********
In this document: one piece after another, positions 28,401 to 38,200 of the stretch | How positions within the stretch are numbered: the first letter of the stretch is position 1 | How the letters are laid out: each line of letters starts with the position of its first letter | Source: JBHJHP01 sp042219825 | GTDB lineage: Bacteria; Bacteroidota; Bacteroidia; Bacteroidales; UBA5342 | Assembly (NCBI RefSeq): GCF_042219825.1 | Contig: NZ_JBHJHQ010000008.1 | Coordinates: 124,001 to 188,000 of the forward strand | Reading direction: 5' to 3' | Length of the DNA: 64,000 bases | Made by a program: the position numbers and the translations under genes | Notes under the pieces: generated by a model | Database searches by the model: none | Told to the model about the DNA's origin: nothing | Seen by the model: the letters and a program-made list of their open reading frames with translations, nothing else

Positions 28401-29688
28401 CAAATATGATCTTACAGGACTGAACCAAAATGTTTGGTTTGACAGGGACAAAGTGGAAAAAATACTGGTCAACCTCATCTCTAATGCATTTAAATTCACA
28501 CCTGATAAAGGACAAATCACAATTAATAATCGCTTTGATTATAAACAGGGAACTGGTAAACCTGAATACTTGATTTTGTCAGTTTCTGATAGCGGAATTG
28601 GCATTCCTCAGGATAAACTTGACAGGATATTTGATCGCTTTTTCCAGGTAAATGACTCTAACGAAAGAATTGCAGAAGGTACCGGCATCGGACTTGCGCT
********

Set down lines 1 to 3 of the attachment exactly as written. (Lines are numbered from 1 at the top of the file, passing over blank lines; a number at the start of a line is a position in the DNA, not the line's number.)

In this document: one piece after another, positions 28,401 to 38,200 of the stretch | How positions within the stretch are numbered: the first letter of the stretch is position 1 | How the letters are laid out: each line of letters starts with the position of its first letter | Source: JBHJHP01 sp042219825 | GTDB lineage: Bacteria; Bacteroidota; Bacteroidia; Bacteroidales; UBA5342 | Assembly (NCBI RefSeq): GCF_042219825.1 | Contig: NZ_JBHJHQ010000008.1 | Coordinates: 124,001 to 188,000 of the forward strand | Reading direction: 5' to 3' | Length of the DNA: 64,000 bases | Made by a program: the position numbers and the translations under genes | Notes under the pieces: generated by a model | Database searches by the model: none | Told to the model about the DNA's origin: nothing | Seen by the model: the letters and a program-made list of their open reading frames with translations, nothing else

Positions 28401-29688
28401 CAAATATGATCTTACAGGACTGAACCAAAATGTTTGGTTTGACAGGGACAAAGTGGAAAAAATACTGGTCAACCTCATCTCTAATGCATTTAAATTCACA